MA Public Universities

Massachusetts Public Universities


Every curated onAir state Hub, like this Massachusetts onAir Hub at, will have at least one onAir Chapter overseeing the moderation of their Hub’s content and discussions.

The onAir Chapters will be associated with major public universities in each state and be lead by students and a faculty advisor. Each lead onAir Chapter will also help to establish affiliated onAir Chapters at public and private universities throughout the state.

We are currently having discussions with students and faculty at the University of Massachusetts Boston to establish and manage the lead onAir Chapter for Massachusetts onAir. Through its chapters, US and Massachusetts onAir will support the nationwide effort by colleges and universities across the country to  make democracy and civic responsibility a central aspect of higher learning.

Go here to learn about US onAir internships. 

University of Massachusetts – Boston

Source: The University

The University of Massachusetts Boston is nationally recognized as a model of excellence for urban public universities. The scenic waterfront campus, with easy access to downtown Boston, is located next to the John F. Kennedy Library and Presidential Museum, the Commonwealth Museum and Massachusetts State Archives, and the Edward M. Kennedy Institute for the United States Senate.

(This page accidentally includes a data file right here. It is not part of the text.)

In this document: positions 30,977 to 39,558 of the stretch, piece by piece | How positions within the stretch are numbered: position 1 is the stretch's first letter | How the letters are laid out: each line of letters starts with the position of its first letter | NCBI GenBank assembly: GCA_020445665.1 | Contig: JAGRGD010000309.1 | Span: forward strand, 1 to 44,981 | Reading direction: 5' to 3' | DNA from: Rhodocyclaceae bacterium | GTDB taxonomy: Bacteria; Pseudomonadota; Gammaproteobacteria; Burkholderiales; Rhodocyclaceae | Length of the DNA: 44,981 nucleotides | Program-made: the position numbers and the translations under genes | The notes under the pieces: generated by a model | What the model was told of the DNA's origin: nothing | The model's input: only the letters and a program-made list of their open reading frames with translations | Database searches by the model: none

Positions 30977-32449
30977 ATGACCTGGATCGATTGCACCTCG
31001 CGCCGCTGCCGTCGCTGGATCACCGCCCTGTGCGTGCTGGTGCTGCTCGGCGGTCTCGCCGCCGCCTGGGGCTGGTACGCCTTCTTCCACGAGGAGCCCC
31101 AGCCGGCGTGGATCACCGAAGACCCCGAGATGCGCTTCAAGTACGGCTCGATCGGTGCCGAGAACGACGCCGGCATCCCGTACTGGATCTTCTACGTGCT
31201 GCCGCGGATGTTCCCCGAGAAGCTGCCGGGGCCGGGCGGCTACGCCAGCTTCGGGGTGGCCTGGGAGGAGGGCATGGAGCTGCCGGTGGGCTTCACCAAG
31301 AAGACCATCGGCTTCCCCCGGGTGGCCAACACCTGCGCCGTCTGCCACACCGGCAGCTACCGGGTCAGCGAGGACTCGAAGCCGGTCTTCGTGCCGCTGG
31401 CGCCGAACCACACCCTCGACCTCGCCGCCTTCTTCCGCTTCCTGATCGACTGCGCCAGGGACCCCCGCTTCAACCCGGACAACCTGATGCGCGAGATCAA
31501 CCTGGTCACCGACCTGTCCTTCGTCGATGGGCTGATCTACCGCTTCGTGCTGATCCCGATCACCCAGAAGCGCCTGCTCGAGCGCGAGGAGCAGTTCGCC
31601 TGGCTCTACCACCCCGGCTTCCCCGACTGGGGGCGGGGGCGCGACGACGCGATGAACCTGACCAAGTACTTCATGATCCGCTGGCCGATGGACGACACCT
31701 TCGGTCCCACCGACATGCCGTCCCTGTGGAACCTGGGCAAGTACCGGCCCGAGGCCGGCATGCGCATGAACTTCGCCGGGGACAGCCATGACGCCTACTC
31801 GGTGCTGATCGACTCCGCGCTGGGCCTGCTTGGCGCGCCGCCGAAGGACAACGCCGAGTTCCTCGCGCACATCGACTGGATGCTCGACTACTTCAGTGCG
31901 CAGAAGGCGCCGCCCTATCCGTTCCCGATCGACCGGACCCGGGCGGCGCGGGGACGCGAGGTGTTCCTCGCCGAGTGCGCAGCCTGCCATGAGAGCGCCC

Part of the UMass system, UMass Boston combines a small-college experience with the vast resources of a major research university. With a 16:1 student-to-faculty ratio, students easily interact with professors because most teaching occurs in small class sizes. Ninety-three percent of full-time faculty hold the highest degree in their fields.

Civic Engagement Programs

Source: Office of Student Leadership and Community Engagement (OSLCE)

Leadership is an increasingly important skill needed to be successful in today’s global society. We offer several opportunities to develop and refine your leadership efficacy while making you a strong advocate for community and urban social issues. All of our programs promote and educate you on the importance of personal growth, community, and social justice. Ultimately, students learn how to create change that is responsive, reciprocal, respectful, and relevant to the needs of the urban areas of Boston and beyond.

Student Government

Source: Student Government

Governing bodies for students exist on the undergraduate and graduate level. Both groups represent their student constituents to the University community, and support programming and activity for their student populations.

The Undergraduate Student Government and the Graduate Student Assembly represent their student constituents to the University community and support programming and activities for their student populations, especially through undergraduate clubs and graduate professional organizations.

Undergraduate Student Government

The Student Senate: Comprised of representatives from the academic colleges, the Senate administers, through the Office of Student Activities and Leadership, the student activities fee that funds over 100 clubs and centers (CC-3-3003).

Graduate Student Assembly